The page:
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Four honored with 2018 School of Science teaching prizes

Moitra, O’Gorman, Perez, and Minicozzi were nominated by students and colleagues for demonstrating excellence in instruction.
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This year's winners are (clockwise from top left) William Minicozzi, Ankur Moitra, Paul O’Gorman, and Kerstin Perez
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This year's winners are (clockwise from top left) William Minicozzi, Ankur Moitra, Paul O’Gorman, and Kerstin Perez
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Image courtesy of the School of Science

The School of Science recently announced the winners of its 2018 Teaching Prizes for Graduate and Undergraduate Education. The prizes are awarded annually to School of Science faculty members who demonstrate excellence in teaching. Winners are chosen from nominations by students and colleagues.

Ankur Moitra, the Rockwell International Career Development Associate Professor in the Department of Mathematics, was awarded the prize for graduate education, for course 18.S996/18.409 (Algorithmic Aspects of Machine Learning), which he designed. Notes from this class have been turned into a monograph, which has already been used in courses across the country. Nominators said Moitra distinguishes himself as an inspirational, caring, and captivating teacher.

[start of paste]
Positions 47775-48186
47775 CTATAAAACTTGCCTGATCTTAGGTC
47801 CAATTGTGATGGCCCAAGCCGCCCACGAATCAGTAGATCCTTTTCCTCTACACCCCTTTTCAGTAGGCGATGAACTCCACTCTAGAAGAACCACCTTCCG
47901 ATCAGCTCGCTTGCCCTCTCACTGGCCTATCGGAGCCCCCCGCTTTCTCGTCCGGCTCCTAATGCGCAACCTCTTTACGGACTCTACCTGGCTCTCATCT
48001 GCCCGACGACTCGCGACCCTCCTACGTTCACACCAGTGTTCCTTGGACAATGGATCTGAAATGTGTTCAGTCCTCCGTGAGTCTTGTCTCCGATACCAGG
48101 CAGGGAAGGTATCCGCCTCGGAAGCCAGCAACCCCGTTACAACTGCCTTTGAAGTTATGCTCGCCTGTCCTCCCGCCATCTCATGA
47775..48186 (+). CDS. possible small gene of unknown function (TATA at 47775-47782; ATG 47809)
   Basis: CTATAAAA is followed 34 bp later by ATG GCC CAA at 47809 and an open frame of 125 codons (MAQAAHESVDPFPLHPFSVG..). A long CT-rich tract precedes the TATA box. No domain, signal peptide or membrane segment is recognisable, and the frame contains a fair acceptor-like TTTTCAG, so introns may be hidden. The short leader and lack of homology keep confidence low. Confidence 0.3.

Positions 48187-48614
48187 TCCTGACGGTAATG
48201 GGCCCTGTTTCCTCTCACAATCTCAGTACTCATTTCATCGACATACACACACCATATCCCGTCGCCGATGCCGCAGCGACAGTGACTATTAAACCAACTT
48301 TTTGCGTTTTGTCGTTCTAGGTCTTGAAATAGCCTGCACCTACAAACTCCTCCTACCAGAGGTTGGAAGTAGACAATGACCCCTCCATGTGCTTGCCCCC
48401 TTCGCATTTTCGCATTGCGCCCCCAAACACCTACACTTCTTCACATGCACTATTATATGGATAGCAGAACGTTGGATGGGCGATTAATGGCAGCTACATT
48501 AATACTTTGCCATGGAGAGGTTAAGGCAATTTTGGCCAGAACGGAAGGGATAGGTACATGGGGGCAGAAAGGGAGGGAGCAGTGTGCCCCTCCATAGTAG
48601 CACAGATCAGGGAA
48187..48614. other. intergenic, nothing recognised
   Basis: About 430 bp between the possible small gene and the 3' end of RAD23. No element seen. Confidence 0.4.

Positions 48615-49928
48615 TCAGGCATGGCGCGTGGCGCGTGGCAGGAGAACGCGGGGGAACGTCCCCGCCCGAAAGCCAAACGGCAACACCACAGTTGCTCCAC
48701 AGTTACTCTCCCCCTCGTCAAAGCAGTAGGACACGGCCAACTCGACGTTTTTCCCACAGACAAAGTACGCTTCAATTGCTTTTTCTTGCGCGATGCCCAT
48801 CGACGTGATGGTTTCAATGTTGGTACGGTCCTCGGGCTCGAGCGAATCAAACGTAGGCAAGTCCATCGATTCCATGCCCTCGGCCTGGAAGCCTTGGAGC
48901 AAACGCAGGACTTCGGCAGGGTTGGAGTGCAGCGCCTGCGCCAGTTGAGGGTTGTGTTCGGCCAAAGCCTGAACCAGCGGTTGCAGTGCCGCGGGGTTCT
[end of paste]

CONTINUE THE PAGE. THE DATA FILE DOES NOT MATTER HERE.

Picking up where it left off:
Paul O'Gorman, an associate professor in the Department of Earth, Atmospheric and Planetary Sciences, was also awarded the prize for graduate education, for his teaching of 12.810 (Atmospheric Dynamics). Nominators noted that his class was well-organized with clear expectations set, and they also lauded his humorous, engaging, and passionate teaching style.

Kerstin Perez, an assistant professor in the Department of Physics, was awarded the prize for undergraduate education, for her outstanding mentoring of undergraduate students, specifically women and students of color. In addition, nominators noted Perez consistently receives top marks for her classes, 8.13 (Experimental Physics) and 8.02 (Electricity and Magnetism).

William Minicozzi, the Singer Professor of Mathematics, was also awarded the prize for undergraduate education, for his teaching of 18.02 (Multivariable Calculus), one of the General Institute Requirement subjects. Students consistently praise his clarity, ability to engage the class, and sense of humor. Nominators also note Minicozzi's ability to treat difficult topics at an appropriate pace in his upper-level undergraduate courses.

The School of Science welcomes Teaching Prize nominations for its faculty during the spring semester each academic year.

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